15. Ethical Issues Arguments For Xenotransplantation • Bible technicalities • Importance of human life • Inspectors for animals • Pigs are already slaughtered daily • Use as few primates as possible

  16. Where are we headed? Although to date there still hasn’t been any long term success with xenotransplantation scientists are optimistic that humans will no longer have any shortage of organs, tissues, or cells for transplantation. Scientists are continually conducting experiments to find new ways to solve any existing problems and to help prevent any new problems. These range from developing new medications for rejection to breeding genetically engineered pigs for the specific use of xenotransplantation. Although there have been some ethical issues raised, there doesn’t seem to be any obstacles in the way of these remarkable experiments.

  17. Works Cited • Berger, Alan H. and Gil Lamont. “Animal Organs Won’t Solve the Transplantation Shortage.” USA Today. 128.2654 (1999) : 56 • Boyce, Nell. “Mixing Species – and crossing a live?” U.S. News & World Report. 27, Oct. 2003 : 58+. • Bryan, Jenny and John Clare. Organ Farm. Carlton Books Limited, 2001. • Cooper, David K.C. “Clinical Xenotransplantation – how close are we?” Lancet. 362.9383 (2003) : 3. • D’Silva, Joyce. “Dying to live.” Chemistry and Industry. 4 Dec. 2000: 767 • Editorial. “Xeno’s paradox: putting animal organs into humans is a risk to public health.” The Economist. 341.7997 (1996) : 16. • Hutchinson, Ian. “The ethics of xenotransplantation.” Biological Sciences Review. 12.2 (1999) : 36. • Lanza, Robert and David K.C. Cooper. “Xenotransplantation”. Scientific America. 277.1 (1997) : 54-6.

  18. Works Cited • Molzahn, Anita E, Rosalie Starzomski, and Janice McCormick. “The Supply of organs for transplantation: issues and challenges.” Nephrology Nursing Journal. 20.1 (2003) : 17(12). • Platt, Jeffery L. “Biotechnology: Xenotransplantation.” Encyclopedia of Animal Science. Marcel Dekker, 2005. • Ravelingien, A, F. Mortier, E. Mortier, I. Kerremans, and J. Braeckman. “Proceeding with Clinical trials of animal to human organ transplantation: a way out of the dilemma.” Journal of Medical Ethics. 30.1 (2004) : 92-6 • Sci/Tech at BBC News. “The History of Xenotransplantation” http://www.viewingspace.com Aug. 1999. • Thomas, Jodie. “Survey backs animal organs.” Australian Business Intelligence. 22, Aug. 2004: N/A • Travis, John. “Pig virus raises xenotransplantation alarms.” Science News. 151.16 (1997) : 245

  19. Photos Cited • “Baby Fae.” Photo. Aug. 1999. The History of Xenotransplantation. 20 Oct. 2005. <http://www.viewingspace.com> • Collony, Sandra. “Baboon Near Cage.” Illustration. Xenotransplantation. 20 Oct 2005. <http://www.ul.ie/elements/Issue7/images/Xenotransplantation_files/image002.jpg> • Collony, Sandra. “Lots of Little Pigs.” Photo. Xenotransplantation. 20 Oct 2005. < http://www.ul.ie/elements/Issue7/images/Xenotransplantation_files/image002.jpg> • Collony Sandra. “Two Pigs Cartoon.” Photo. Xenotransplantation. 20 Oct 2005. < http://www.ul.ie/elements/Issue7/images/Xenotransplantation_files/image002.jpg>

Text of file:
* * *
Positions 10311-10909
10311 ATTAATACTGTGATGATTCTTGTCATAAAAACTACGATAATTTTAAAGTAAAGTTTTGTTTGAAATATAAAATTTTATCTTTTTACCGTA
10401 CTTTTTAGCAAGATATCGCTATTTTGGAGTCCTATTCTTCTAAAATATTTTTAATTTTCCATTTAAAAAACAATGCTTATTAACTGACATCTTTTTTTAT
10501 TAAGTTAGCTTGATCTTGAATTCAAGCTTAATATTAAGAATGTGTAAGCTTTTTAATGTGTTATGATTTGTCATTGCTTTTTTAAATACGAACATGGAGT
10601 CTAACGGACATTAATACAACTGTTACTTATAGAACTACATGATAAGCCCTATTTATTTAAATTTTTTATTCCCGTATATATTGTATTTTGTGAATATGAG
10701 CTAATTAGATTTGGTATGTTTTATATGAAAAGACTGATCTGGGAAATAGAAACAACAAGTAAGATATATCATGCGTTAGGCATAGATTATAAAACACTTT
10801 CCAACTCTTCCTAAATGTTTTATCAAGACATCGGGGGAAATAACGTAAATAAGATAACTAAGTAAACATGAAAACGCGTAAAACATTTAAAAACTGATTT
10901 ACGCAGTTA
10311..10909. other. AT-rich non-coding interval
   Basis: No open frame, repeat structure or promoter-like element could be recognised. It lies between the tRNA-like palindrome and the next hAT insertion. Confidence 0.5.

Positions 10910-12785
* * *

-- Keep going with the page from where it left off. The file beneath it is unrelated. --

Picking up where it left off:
20. Photos Cited • “Doctors at Work.” Photo. Xenotransplantation. 20 Oct 2005. <http://www.scienceandsociety.emory.edu/GMO/Xenotransplantation_files/image002.jpg>  • Forna, Shiela. “Baboon/Pig.” Illustration. 2000. Merger Signals in Xenotransplantation Research. 20 Oct 2005. <http://www.nature.com/nm/journal/v6/n11/images/nm1100_1195_I1.jpg> • “Heteroptic Mouse Model of Xenotransplantation.” Illustration. 2001. Vascular Biology and Xenotransplantation. 20 Oct 2005. <http://www.wlab.gu.se/em/index-filer/image008.jpg>  • Loss, Martin. “Pig Organ.” Photo. 2004. Xenotransplantation. 20 Oct 2005. <h • Organ Farm. “Monkey Under.” Photo. Primates, Baboons, and Pigs. 20 Oct 2005. <http://www.xenodiaries.org/images/babop3.jpg> • Pharma, Novartis. “Little Pig and Organ.” Illustration. 20 Oct 2005. <http://www.novartistransplantation.de/pub/organtransplantation/images/geschichte_xenotx.jpg>

  21. Photos Cited • “Pig to Human.” Illustration. Xenotransplantation. 20 Oct 2005. <http://www.liberation-mag.org.uk/0413.jpg>  • “Porky Cartoon.” Illustration. 2000. Xenotransplantation Humor. 20 Oct 2005. <http://www.crt-online.org/cartoons/xeno3.gif>  • Sue Cue Direct. “Xenotransplantation: She Has the Right to Listen, but Not to Speak.” 02 Oct. 2005. Prints by Sue Coe 1979-Present. Sue Coe Direct. 11 Oct. 2005. <http://images.google.com/imgres?imgurl=http://www.graphicwitness.org/coe/xeno1.jpg&imgrefurl=http://www.graphicwitness.org/coe/prntlist.htm&h=500&w=392&sz=55&tbnid=sUx3e_BhI_EJ:&tbnh=127&tbnw=99&hl=en&start=2&prev=/images%3Fq%3DXenotransplantation%26svnum%3D10%26hl%3Den%26lr%3D>  • “Three Pictures Combined.” Photos. 20 Oct. 2005. <http://www.juris.uqam.ca/images/xenotransplantation.jpg>  • Unipublic. “Xenokunst.” Illustration. 26 July 2003. Dr. Claude Kaufmann. 11 Oct. 2005. <http://www.unipublic.unizh.ch/lenya/unipublic/live/magazin/gesundheit/2003/0726.html;jsessionid=AB7AB6E55EFEF6E6D61FD907ABE42825>